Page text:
Aristotle and Dante Discover the Secrets of the Universe by Benjamin Alire Sáenz: Ari is an angry loner with a brother in prison, but when he meets Dante, he starts to ask questions about himself and his family.

Winger by Andrew Smith: Ryan Dean grapples with living in the boarding-school dorm for troublemakers, falling for his female best friend who thinks of him as just a kid, and playing wing on the Varsity rugby team.

Marcelo in the Real World by Francisco X. Stork: Marcelo, a high-functioning autistic teenager, faces new challenges, including romance and injustice, when he goes to work for his father in the mailroom of a law firm.

American Girls by Allison Umminger: Anna runs away to LA where her half-sister takes her in, but after spending days on television and movie sets, she learns LA is not the glamorous escape she imagined.

It’s Kind of a Funny Story by Ned Vizzini*: New York City teenager Craig Gilner succumbs to academic and social pressures at an elite high school and enters a psychiatric hospital after attempting suicide.

The Final Four by Paul Volponi*: Four players at the Final Four of the NCAA basketball tournament struggle with the pressures of tournament play and the expectations of society at large.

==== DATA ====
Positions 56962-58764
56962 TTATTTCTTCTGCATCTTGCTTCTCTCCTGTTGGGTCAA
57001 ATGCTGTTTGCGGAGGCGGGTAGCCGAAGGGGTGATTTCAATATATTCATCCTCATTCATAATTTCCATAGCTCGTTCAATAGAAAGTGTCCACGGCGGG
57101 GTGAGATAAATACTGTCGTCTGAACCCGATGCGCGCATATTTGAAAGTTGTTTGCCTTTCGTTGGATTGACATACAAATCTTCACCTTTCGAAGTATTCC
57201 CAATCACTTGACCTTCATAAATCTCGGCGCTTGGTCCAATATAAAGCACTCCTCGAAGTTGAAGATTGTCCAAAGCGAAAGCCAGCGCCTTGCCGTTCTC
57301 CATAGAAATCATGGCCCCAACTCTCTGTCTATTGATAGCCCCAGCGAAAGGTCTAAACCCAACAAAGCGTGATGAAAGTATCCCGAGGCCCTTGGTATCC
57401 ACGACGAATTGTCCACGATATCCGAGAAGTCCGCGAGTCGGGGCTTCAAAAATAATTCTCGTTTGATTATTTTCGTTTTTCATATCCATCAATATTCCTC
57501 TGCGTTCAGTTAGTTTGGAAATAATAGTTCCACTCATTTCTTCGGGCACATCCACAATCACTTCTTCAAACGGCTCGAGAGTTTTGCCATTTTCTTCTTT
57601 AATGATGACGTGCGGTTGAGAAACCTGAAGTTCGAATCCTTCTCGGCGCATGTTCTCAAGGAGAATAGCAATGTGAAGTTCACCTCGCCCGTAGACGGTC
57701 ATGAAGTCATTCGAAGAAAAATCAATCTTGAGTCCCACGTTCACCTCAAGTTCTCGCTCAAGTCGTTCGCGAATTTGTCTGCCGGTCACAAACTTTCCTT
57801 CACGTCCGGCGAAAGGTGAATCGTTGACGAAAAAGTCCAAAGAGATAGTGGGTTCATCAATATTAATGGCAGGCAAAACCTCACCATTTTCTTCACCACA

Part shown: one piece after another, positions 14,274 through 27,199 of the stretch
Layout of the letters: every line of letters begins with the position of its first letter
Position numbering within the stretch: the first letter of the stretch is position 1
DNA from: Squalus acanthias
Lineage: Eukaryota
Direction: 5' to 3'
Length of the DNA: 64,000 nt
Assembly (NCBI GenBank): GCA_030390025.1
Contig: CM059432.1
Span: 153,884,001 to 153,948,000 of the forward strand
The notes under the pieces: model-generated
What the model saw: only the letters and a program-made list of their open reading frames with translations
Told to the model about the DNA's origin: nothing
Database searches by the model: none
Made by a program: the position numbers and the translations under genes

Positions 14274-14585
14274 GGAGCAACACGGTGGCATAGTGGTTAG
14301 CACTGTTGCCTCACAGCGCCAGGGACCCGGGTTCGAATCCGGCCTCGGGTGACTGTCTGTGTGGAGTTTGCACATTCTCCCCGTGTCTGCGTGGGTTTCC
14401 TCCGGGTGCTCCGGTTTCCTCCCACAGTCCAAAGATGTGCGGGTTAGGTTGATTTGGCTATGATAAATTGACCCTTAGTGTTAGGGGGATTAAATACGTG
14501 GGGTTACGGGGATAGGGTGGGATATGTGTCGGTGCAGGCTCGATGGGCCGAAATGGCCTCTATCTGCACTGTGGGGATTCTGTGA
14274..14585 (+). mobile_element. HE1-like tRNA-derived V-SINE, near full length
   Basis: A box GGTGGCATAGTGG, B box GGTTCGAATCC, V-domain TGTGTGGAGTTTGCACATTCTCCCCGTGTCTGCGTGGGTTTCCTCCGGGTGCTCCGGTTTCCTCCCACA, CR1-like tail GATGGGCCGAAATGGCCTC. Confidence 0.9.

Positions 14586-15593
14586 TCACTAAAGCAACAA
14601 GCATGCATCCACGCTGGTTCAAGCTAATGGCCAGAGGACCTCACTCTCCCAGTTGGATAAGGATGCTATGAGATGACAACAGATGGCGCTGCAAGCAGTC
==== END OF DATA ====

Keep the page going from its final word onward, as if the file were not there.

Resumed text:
Black Boy White School by Brian F. Walker: Anthony gets a scholarship to a prep school in Maine, where he finds that he must change his image and adapt to a world that never fully accepts him.

This Side of Home by Renée Watson*: Twins Nikki and Maya agree on most things but react differently to their neighborhood gentrification and the new family that moves in when their best friend is evicted.

The Sun Is Also a Star by Nicola Yoon: Natasha is on the verge of being deported to Jamaica when she meets Korean-American good son Daniel who believes there is something extraordinary in store for them.

The Serpent King by Jeff Zentner: The son of an imprisoned Pentecostal preacher faces his personal demons as he and his friends try to make it through their senior year of high school in rural Tennessee.

American Street by Ibi Zoboi: Fabiola and her mother try move back to the U.S. from Haiti, but her mother is detained at the airport, and so she moves in with her cousins in Detroit and has to navigate a new life there.

Nonfiction & Memoirs

Balcony on the Moon: Coming of Age in Palestine by Ibtisam Barakat: This memoir follows the author through her childhood and adolescence in Palestine from 1972-1981 and chronicles her desire to be a writer.

Between the World and Me by Ta-Nehisi Coates*: In this National Book Award winner, Coates discusses our nation’s history and current crisis of racism in the form of a letter to his teenage son.

Every Falling Star: The True Story of How I Survived and Escaped North Korea by Sungju Lee*: Lee’s memoir of growing up in North Korea and fending for himself after his parents disappeared when he was 12.